On Sin Miedo (del Amor y Otros Demonios)—meaning Without Fear (of Love and Other Demons)—what does the title represent to you?

Sin Mideo was a phrase that pushed me to never [live life without fear]. I feel like everybody should live life without fear. We only have one life. You shouldn't live it for anybody else. You should do what makes you happy. As long as you're not hurting anybody else, you should do what feels good for you and be who you want to be, whatever that is. Sin Miedo also captured the essence of isolation. All of my songs come from my own personal experiences. So when I made the album, I was thinking, "What type of state of mind was I in when I made all this music?" Isolated. I was literally not talking to anybody. I didn't have any friends around me. I was living by myself in this L.A. apartment, very lonely and separate. It's something my aunt used to always say to me growing up, "Sin Miedo, sin miedo." My first tattoo was also "Sin Miedo. Sin Miedo is really a state of mind. I think the most important thing as an artist is to never lose your mind and vision, and as a human, to never lose your soul.

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Collage image featuring photos of (from left) Maka, La Plazuela, Mëstiza, María José Llergo, C. Tangana, Queralt Lahoz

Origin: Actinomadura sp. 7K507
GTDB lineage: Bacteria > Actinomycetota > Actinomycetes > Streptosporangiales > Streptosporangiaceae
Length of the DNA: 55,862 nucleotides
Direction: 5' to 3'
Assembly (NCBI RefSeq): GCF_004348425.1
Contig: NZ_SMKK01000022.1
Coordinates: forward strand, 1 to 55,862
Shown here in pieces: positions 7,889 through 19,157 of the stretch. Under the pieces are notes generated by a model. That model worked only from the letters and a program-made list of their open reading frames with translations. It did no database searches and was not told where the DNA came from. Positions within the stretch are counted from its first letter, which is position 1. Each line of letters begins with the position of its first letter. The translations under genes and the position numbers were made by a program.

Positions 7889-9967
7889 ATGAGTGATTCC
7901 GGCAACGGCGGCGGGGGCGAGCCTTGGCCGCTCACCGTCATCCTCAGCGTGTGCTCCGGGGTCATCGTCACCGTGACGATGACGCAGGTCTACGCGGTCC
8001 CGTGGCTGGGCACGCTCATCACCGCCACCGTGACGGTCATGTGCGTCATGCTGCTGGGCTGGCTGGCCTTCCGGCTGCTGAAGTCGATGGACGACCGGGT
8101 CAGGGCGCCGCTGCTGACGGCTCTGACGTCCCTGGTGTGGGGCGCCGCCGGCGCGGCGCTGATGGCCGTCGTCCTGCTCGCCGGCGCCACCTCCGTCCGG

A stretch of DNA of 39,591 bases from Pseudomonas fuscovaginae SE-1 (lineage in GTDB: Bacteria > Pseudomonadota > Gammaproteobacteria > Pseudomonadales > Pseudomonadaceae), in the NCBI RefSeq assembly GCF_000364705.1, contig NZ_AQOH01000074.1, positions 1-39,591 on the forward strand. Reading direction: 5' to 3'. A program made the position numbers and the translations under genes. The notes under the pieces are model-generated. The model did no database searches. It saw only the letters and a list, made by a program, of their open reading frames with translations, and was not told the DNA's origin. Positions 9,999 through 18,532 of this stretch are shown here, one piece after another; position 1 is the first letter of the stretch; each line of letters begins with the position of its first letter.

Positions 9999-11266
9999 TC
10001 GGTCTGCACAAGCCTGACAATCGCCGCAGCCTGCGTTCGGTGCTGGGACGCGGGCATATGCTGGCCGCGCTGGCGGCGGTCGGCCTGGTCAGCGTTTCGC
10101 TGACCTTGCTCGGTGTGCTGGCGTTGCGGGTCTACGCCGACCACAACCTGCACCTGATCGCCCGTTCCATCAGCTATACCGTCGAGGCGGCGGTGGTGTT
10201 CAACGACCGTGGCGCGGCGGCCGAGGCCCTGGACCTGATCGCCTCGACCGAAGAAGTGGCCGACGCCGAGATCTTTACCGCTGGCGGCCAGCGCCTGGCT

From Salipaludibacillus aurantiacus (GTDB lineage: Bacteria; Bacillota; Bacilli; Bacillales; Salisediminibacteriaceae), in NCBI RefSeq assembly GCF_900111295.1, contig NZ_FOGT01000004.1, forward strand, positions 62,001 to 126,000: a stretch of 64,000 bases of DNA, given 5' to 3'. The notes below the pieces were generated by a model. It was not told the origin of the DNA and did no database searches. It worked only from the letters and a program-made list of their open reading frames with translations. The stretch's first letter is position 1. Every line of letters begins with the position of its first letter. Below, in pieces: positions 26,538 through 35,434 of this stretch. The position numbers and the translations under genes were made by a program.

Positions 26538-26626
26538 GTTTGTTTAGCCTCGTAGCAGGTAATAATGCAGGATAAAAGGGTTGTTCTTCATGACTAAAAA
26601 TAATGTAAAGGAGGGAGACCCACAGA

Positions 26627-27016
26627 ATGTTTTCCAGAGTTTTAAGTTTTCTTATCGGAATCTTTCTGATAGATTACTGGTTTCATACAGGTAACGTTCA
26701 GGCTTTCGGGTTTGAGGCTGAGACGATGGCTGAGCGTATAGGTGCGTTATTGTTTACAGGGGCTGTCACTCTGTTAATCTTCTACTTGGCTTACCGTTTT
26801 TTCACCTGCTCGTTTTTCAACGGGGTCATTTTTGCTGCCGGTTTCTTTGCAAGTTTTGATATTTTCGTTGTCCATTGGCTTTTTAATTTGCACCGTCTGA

(From left): Maka, La Plazuela, Mëstiza, María José Llergo, C. Tangana, Queralt Lahoz

Photos: Atilano Garcia/SOPA Images/LightRocket via Getty Images; Ricardo Rubio/Europa Press via Getty Images; Juan Naharro Gimenez/Getty Images; PABLO GALLARDO/REDFERNS; Aldara Zarraoa/WireImage; Mario Wurzburger/WireImage

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6 Artists Reimagining Flamenco For A New Generation: María José Llergo, C. Tangana, Mëstiza & More

Contemporary artists like La Plazuela, Queralt Lahoz, and Maka are transforming flamenco by blending traditional roots with innovative sounds and global influences.

GRAMMYs/Apr 22, 2024 - 03:24 pm

Flamenco is undergoing a sweeping transformation. Propelled not by a single artist, but by a wave of creative talents, a new generation of artists are injecting fresh life into this storied genre. 

Six years after Rosalía's 2018 release, El Mal Querer, catalyzed a wider renaissance in the flamenco world with an approach inspired by the legendary Romani flamenco singer Camarón de la Isla a new wave of artists are rushing in to redefine the landmark Latin sound.